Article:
Palm, palmkernel, coconut and olive oils are obtained from trees that have to be planted and mature before they give a useful crop. Once this stage is reached, the trees continue to provide crops for 25—30 years, in the case of palm, and longer than that for olive. These crops cannot be changed on a yearly basis. The third category are annual crops such as rape, sun- flower and linseed. Appropriate decisions have to be made annually by the farmer or planter concerning which crops to grow.
The choice is usually between oilseed crops and cereals, and the decision is based on agricultural and economic factors. Another distinction that is sometimes made is between oilseed crops and those vegetable oils which come from the endosperm soft fleshy fruit. Palm and olive belong to this category. However, some equatorial crops like palm and coconut are harvested through all the twelve months of the year, though there is some minor seasonal variation in quantity.
These are discussed below and illustrated in Table 1. Examples include Malaysia, Argentina, Canada and Australia. These countries need to feed their own large populations but are still significant exporters. Examples are the US, Brazil and Indonesia. China and India and other highly populated counties in Asia belong to this category.
They produce, consume, import, and export these commodities. Table 1. That is a period of forty years. The order of citation in the above Table is that used in the reference publication. This book does not include the four animal fats nor castor oil. The reference publication does not provide figures for cocoa butter but this has an annual production of about 1.
The production levels of virtually all the commodities have increased during the past 20 years and further increases are expected in the coming years. However they have not all increased equally; some have lost market share and four have become increasingly dominant.
The latter are soybean oil, palm oil and palmkernel oil , rapeseed oil, and sunflowerseed oil. The percentage share of world production of these oils is summarised in Table 1.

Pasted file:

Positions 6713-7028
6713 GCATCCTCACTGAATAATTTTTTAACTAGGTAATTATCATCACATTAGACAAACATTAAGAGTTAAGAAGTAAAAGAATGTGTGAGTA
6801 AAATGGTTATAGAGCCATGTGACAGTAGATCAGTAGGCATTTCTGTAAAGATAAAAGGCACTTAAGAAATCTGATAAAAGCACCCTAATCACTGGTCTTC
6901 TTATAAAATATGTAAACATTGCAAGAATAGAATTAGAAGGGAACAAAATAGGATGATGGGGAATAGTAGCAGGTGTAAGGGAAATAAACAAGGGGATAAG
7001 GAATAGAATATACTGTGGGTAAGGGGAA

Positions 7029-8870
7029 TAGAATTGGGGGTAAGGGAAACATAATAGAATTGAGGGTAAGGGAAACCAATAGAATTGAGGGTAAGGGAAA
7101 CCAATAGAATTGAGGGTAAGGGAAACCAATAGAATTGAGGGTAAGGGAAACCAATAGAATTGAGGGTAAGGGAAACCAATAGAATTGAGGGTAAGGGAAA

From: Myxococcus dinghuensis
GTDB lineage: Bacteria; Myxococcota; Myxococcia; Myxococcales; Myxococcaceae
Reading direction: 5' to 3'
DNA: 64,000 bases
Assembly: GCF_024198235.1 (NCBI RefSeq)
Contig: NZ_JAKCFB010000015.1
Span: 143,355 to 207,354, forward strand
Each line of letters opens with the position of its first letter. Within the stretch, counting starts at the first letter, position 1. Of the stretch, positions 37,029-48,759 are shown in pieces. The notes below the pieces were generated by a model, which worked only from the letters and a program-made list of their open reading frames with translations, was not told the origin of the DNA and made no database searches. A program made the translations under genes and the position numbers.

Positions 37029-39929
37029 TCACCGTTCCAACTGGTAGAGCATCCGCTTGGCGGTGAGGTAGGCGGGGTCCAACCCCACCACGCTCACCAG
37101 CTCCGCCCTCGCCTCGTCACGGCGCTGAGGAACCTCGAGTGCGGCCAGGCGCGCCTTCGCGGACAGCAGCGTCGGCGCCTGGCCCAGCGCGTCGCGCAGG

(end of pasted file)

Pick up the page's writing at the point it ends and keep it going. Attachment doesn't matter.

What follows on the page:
Palm oil and palmkernel oil are combined in this Table. Although palmkernel oil is a minor oil, it is produced from the same source as palm oil and it is therefore appropriate to combine these for this discussion. In the past 20 years both palm oil and rapeseed oil have increased considerably to take up positions two and three in order of production level. It is considered that palm oil production will exceed that of soybean oil towards the end of the forty-year period.
Typical among oils which have lost market share over the past twenty years are cottonseed oil, which has fallen from 5. In Tables 1. The earlier date relates to the harvest of the northern hemisphere and the later figure to that of the southern hemisphere. Oils and fats come from oilseeds, fruits, and from animal sources and Table 1.
Butter is made from the butterfat of milk, whereas modern margarine is made mainly of refined vegetable oil and water. In some places in the United States, it is colloquially referred to as oleo , short for oleomargarine. Due to its versatility, margarine can be used as an ingredient in other food products, such as pastries, doughnuts, cakes and cookies. In , the German structural chemist Wilhelm Heinrich Heintz analyzed margaric acid as simply a combination of stearic acid and the previously unknown palmitic acid.
WO2011080580A2 - Low-fat spread made with vegetable fats and phytosterols - Google Patents
Food Industry. Food fat provides taste, consistency, and helps us feel full. Fat is a major source of energy for the body, and aids in the absorption of lipid soluble substances including vitamins A, D, E, and K. Dietary fat is essential for normal growth, development, and maintenance, and serves a number of important functions. Increasing evidence indicates that fatty acids and their derived substances may mediate critical cellular events, including activation and expression of genes, and regulation of cellular signaling [ 1 ].
Structuring Fat Foods